“LITERALLY THE BEST MONEY I EVER SPENT!!!! The USAF charged my son with Article 92, Violate General Order and Article 128, Simple Assault. I spoke to many attorneys who said to me, “Your son will be convicted of the Simple …
“I would like to say how pleased I was with the way your firm handled my case! From the initial intake to my phone consultation with Mr. Rinckey, I felt comfortable and confidant. My case was assigned to Ms. Ozbek. …
By Louis C. LaBrecque Federal employees “shouldn’t be freaking out yet” over the large funding cuts that President Donald Trump wants for federal agencies—but there is cause for concern. That’s from Jeff Neal, senior vice president at ICF and former …
Secret Service vague on action taken against agent who suggested she wouldn’t take ‘a bullet’ for Trump
The Secret Service is weighing how far to take its disciplinary action against a senior special agent who suggested she would rather do jail time than take “a bullet” for President Trump. The agency on Tuesday said it has taken “appropriate action” against …
Hatch Act and Political Activity in the Workplace AS THE ELECTION DRAWS NEARER during this year’s contentious campaign season, experts are warning feds to redouble their efforts to keep their political views and activities well clear of the federal workplace. …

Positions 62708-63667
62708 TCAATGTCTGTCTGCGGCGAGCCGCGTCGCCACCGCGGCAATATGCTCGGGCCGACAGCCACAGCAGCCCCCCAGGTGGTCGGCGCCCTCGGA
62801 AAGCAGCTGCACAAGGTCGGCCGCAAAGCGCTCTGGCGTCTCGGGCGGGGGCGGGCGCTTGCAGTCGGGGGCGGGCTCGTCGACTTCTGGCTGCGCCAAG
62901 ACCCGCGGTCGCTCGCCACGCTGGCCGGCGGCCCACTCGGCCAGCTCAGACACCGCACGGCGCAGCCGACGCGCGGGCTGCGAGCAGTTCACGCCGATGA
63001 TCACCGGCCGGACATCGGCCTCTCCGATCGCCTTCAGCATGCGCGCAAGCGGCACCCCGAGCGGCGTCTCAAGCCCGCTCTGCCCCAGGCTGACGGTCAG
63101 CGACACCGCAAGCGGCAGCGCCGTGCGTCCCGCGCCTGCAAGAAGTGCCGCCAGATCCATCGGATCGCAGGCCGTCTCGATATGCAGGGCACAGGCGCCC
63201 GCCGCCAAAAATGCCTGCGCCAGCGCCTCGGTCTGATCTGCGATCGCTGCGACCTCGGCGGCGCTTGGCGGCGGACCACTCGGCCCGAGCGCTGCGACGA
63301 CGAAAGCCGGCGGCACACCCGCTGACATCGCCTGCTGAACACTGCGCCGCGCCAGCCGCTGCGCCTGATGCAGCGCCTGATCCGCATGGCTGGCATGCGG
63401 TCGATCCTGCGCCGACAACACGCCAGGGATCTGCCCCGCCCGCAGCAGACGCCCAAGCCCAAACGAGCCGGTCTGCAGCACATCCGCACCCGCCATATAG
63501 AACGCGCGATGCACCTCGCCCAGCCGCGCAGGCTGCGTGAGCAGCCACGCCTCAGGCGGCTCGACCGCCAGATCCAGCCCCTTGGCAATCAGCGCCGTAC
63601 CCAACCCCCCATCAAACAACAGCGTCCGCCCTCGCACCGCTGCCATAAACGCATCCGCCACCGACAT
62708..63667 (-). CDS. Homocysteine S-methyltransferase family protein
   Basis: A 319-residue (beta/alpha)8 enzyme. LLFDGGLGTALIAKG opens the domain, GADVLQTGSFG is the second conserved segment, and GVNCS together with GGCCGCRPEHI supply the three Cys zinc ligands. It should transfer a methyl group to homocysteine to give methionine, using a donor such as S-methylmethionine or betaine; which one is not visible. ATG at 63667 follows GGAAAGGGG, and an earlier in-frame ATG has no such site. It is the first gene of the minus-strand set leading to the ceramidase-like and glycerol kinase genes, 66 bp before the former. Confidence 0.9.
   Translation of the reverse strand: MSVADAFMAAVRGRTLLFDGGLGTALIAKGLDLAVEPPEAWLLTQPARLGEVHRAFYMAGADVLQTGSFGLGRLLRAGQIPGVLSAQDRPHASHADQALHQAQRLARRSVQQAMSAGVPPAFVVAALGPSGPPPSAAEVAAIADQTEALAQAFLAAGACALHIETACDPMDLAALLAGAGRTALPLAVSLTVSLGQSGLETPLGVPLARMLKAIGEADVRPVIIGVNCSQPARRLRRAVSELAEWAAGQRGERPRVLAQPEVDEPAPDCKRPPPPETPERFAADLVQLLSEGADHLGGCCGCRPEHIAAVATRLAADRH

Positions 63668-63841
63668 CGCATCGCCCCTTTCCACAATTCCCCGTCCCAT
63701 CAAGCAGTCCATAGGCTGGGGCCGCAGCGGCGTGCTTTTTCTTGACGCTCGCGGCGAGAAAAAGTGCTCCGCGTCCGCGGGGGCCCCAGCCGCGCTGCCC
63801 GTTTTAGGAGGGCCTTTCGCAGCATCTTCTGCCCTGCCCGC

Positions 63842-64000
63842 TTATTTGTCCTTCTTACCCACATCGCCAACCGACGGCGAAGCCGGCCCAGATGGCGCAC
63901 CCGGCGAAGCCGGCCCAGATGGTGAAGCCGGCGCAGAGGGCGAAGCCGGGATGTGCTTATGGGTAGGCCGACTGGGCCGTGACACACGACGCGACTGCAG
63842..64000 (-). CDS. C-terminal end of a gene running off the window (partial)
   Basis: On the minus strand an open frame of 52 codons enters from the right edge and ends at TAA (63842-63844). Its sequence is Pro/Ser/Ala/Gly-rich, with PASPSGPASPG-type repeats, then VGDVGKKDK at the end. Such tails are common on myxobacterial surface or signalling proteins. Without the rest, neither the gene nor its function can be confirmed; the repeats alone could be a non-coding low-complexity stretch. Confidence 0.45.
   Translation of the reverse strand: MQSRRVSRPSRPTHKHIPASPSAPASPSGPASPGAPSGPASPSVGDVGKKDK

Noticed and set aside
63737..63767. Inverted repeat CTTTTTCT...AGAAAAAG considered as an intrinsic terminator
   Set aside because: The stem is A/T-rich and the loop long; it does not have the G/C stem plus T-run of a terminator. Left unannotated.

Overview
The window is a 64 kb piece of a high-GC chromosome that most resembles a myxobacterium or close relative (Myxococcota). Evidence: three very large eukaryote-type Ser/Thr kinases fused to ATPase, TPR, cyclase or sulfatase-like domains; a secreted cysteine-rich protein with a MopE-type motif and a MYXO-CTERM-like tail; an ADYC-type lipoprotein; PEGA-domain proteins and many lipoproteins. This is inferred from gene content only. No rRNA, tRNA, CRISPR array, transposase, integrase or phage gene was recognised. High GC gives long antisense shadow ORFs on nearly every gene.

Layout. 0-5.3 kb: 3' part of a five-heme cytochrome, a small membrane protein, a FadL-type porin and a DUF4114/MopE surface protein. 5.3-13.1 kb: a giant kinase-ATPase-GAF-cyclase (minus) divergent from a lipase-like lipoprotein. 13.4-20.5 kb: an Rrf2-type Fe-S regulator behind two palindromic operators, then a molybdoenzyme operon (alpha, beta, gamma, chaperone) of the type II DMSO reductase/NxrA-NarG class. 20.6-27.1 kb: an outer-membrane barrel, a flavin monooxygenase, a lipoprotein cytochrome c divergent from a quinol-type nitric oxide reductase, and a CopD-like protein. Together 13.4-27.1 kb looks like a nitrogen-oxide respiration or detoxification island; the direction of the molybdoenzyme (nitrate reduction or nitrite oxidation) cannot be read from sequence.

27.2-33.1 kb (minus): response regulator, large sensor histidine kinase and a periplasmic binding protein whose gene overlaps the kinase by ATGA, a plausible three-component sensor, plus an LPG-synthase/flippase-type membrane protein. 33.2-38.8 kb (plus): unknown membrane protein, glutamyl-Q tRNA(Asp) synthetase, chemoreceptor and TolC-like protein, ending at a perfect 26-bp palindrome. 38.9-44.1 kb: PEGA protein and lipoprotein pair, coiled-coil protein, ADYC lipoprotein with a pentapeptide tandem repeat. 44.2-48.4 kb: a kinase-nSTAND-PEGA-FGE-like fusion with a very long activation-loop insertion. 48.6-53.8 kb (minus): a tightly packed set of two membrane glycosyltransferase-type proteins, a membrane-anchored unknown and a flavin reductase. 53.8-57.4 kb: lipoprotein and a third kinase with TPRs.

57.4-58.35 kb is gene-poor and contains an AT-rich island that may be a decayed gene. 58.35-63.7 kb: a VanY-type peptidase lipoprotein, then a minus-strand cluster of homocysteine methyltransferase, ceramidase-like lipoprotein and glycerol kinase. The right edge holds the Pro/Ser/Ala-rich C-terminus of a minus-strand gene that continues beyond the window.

VA Accountability and Whistleblower Protection Act Tackles the Issue of Firing Insufficient Workers Without Pitfalls
Congress has taken up the mantle of holding Department of Veterans Affairs’ employees accountable again. The Senate and the House of Representatives have passed the VA Accountability and Whistleblower Protection Act of 2017, which focuses on placing a higher standard of …
With the addition of three words to an existing law, the recently-signed Follow the Rules Act (FTRA) (H.R. 657) provides federal employees protection from adverse actions if they don’t agree with what they’re being asked to do for their agencies …
If you will be applying for a security clearance, it is advisable that you are cautious of what you post publicly on social media sites, such as Twitter, Facebook, and Instagram. Security Executive Agent Directive 5 allows investigators to analyze …
Neil A.G. McPhie, Esq. will be presenting on several topics regarding EEO Rights for the Blacks in Government’s 2012 National Training Conference in Detroit, MI. Neil will provide training on topics ranging from EEO Complaints to Security Clearance Revocations. For …
Greg T. Rinckey will be presenting a CLE at the Employment Law Institute held by the Pennsylvania Bar Institute on April 20, 2012 in Philadelphia, PA. Greg’s presentation will cover USERRA rights and give an overview to employment attorneys about …
Presenter Steven L. Herrick, Esq. will provide employers’ counsel with a review of legal obligations employers owe returning and disabled U.S. military personnel. Steve is part of a panel that will focus on requirements under the USERRA, ADA, FMLA and …